6. It appears that the imports of carbon black have been increasing by about 10 percent annually.
Year
1998
1999
2000
2001
Imports
of Carbon Black
(thousands of tonnes)
92.0
101.0
112.0
124.0
Year
Imports
of Carbon Black
(thousands of tonnes)
2002
2003
2004
2005
135.0
149.0
163.0
180.0
a. Determine the logarithmic trend equation.
b. By what percent did imports increase, on the average, during the period?
c. Estimate imports for the year 2008.
Seasonal Variation
We mentioned that seasonal variation is another of the components of a time series. Business series, such as automobile sales, shipments of soft-drink bottles, and residential
construction, have periods of above-average and below-average activity each year.
In the area of production, one of the reasons for analyzing seasonal fluctuations is to
have a sufficient supply of raw materials on hand to meet the varying seasonal demand.
The glass container division of a large glass company, for example, manufactures nonreturnable beer bottles, iodine bottles, aspirin bottles, bottles for rubber cement, and so on.
The production scheduling department must know how many bottles to produce and when
to produce each kind. A run of too many bottles of one kind may cause a serious storage
problem. Production cannot be based entirely on orders on hand, because many orders
are telephoned in for immediate shipment. Since the demand for many of the bottles varies
according to the season, a forecast a year or two in advance, by month, is essential to
good scheduling.
An analysis of seasonal fluctuations over a period of years can also help in evaluating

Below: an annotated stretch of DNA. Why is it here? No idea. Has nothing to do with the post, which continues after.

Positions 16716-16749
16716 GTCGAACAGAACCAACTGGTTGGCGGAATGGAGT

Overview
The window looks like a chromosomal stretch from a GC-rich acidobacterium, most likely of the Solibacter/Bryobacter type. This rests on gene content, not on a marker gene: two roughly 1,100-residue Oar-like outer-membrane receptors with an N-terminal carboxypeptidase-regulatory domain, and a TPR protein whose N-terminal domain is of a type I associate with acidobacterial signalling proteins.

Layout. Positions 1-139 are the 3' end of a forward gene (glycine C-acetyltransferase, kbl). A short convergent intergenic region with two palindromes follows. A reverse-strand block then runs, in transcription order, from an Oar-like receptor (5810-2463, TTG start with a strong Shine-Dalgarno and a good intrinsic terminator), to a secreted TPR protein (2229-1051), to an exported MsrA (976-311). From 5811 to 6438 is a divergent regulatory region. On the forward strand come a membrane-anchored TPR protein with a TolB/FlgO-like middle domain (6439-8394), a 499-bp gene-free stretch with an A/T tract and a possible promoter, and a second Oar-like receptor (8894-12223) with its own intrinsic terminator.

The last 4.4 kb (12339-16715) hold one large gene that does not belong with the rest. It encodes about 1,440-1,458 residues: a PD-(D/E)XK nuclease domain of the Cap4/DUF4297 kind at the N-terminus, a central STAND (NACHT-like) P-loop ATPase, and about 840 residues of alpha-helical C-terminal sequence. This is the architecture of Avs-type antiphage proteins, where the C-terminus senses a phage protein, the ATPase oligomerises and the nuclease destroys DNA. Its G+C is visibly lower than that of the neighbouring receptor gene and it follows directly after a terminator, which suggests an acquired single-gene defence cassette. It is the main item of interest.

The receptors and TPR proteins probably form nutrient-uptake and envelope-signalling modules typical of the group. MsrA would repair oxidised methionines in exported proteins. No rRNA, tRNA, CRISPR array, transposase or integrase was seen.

current sales. The typical sales of department stores, excluding mail-order sales, are
expressed as indexes in Table 16–6. Each index represents the average sales for a period of
several years. The actual sales for some months were above average (which is represented
by an index over 100.0), and the sales for other months were below average. The index of
126.8 for December indicates that, typically, sales for December are 26.8 percent above an
average month; the index of 86.0 for July indicates that department store sales for July are
typically 14 percent below an average month.
TABLE 16–6 Typical Seasonal Indexes for Department Store Sales, Excluding Mail-Order Sales
January
February
March
April
May
June
87.0
83.2
100.5
106.5
101.6
89.6
July
August
September
October
November
December
86.0
99.7
101.4
105.8
111.9
126.8
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Suppose an enterprising store manager, in an effort to stimulate sales during December,
introduced a number of unique promotions, including bands of carolers strolling through